I definitely should have known better than to take on fans of Spider-Man whose knowledge of the story, including Peter Parker's background, is so much greater than my own. Trust me, in the Broadway musical, any scientific interest on Peter's part was so minor it was virtually imperceptible. And since this musical is today's incarnation of the Spider-Man story, I think we need to concern ourselves with what, if anything, it says about attitudes toward science now. I maintain that the evil scientist is such a convenient villain because it plays on a stereotype that is deeply embedded in our society. And it's holding us back from getting us where we need to go to create an innovation economy that will assure that the standard of living we enjoy today will be maintained for future generations of Americans.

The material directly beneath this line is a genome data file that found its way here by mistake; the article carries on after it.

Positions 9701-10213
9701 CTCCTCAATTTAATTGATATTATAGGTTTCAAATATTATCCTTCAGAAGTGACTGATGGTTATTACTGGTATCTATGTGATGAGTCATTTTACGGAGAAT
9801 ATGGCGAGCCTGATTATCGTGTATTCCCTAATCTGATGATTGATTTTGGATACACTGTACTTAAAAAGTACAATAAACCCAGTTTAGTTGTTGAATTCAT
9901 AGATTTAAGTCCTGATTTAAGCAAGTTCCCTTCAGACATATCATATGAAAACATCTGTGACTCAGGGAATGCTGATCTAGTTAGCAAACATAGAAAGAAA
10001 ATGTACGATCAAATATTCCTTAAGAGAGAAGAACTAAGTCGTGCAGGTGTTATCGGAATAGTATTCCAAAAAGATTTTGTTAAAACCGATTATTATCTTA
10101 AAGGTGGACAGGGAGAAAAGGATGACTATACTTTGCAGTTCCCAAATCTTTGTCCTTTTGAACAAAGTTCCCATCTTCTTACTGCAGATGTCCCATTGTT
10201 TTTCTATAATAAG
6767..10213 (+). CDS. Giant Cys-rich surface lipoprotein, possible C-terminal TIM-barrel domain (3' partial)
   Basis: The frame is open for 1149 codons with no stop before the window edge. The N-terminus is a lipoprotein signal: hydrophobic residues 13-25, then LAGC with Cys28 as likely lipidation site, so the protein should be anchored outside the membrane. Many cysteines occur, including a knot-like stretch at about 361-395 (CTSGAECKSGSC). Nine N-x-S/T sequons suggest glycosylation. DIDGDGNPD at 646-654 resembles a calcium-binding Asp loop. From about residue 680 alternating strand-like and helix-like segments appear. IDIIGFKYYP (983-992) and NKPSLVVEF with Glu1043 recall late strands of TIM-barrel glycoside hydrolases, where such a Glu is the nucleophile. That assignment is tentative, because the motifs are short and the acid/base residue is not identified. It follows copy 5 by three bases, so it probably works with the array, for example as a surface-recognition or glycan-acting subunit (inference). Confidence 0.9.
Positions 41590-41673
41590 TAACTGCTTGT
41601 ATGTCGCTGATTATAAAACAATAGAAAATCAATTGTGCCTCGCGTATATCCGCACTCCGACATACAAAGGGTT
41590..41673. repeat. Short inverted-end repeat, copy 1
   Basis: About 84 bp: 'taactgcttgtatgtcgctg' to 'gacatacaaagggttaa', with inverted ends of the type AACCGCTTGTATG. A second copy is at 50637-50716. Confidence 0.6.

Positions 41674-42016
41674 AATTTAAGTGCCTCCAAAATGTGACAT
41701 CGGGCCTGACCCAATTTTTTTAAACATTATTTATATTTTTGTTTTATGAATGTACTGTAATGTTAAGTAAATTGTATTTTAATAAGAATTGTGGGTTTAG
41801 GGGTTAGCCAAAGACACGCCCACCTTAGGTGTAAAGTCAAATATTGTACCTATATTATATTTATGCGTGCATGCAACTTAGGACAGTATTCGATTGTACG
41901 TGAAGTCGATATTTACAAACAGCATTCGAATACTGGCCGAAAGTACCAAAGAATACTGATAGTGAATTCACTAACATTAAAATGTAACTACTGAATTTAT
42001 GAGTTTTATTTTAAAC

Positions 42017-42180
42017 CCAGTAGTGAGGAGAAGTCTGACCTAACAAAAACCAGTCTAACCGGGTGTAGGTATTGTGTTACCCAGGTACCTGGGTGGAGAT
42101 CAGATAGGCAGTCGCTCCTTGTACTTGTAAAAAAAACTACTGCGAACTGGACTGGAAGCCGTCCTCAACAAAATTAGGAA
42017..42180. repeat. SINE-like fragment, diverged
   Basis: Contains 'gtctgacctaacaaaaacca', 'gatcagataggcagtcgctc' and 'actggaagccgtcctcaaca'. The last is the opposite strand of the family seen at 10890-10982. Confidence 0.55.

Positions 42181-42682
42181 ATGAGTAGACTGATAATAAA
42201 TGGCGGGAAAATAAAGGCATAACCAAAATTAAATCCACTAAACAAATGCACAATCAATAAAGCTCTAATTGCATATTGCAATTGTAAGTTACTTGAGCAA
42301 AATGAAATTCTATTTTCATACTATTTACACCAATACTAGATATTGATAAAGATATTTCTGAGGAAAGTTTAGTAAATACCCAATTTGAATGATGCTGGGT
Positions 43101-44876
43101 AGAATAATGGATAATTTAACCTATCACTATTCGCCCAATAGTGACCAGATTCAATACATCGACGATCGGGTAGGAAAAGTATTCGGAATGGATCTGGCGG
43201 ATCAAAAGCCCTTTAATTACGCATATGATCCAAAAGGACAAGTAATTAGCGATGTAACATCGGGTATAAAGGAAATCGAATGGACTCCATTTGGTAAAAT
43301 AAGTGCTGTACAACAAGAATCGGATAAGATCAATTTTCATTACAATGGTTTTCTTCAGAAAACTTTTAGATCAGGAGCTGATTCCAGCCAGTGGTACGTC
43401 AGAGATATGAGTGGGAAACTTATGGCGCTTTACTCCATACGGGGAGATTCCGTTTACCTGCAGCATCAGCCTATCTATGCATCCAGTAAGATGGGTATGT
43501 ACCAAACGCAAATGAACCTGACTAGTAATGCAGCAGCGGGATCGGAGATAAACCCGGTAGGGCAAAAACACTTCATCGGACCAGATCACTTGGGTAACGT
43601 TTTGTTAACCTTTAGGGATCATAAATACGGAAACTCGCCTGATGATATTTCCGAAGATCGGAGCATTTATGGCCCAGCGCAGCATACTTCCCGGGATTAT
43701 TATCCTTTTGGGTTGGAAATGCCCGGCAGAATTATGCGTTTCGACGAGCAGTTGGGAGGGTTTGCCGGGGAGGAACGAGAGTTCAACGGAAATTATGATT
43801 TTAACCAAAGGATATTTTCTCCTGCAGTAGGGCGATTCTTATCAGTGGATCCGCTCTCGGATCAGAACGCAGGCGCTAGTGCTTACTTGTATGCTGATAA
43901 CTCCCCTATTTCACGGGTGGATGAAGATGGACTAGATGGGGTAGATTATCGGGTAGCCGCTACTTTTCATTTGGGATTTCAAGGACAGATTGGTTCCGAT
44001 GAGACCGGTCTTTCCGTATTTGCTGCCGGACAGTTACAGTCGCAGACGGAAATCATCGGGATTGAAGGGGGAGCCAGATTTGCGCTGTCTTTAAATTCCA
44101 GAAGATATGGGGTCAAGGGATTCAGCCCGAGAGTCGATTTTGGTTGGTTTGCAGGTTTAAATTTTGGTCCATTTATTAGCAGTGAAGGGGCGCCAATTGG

Some readers felt that Spider-Man reflects the precarious balance between good and evil in science. Yes, as I said, there is ample evidence in the Nazi experiments, Tuskegee, and the ever-spiraling arms race, to name just a few examples from the past, of the evil uses to which science has been put. Even when intentions are golden, scientific advances often have unintended and unforeseen negative consequences. But I think a good case can be made that the good to which science and engineering have been put far outweighs the bad. But whether or not you accept that, it's undeniable that our future is linked to innovation, and innovation is a direct outgrowth of basic science.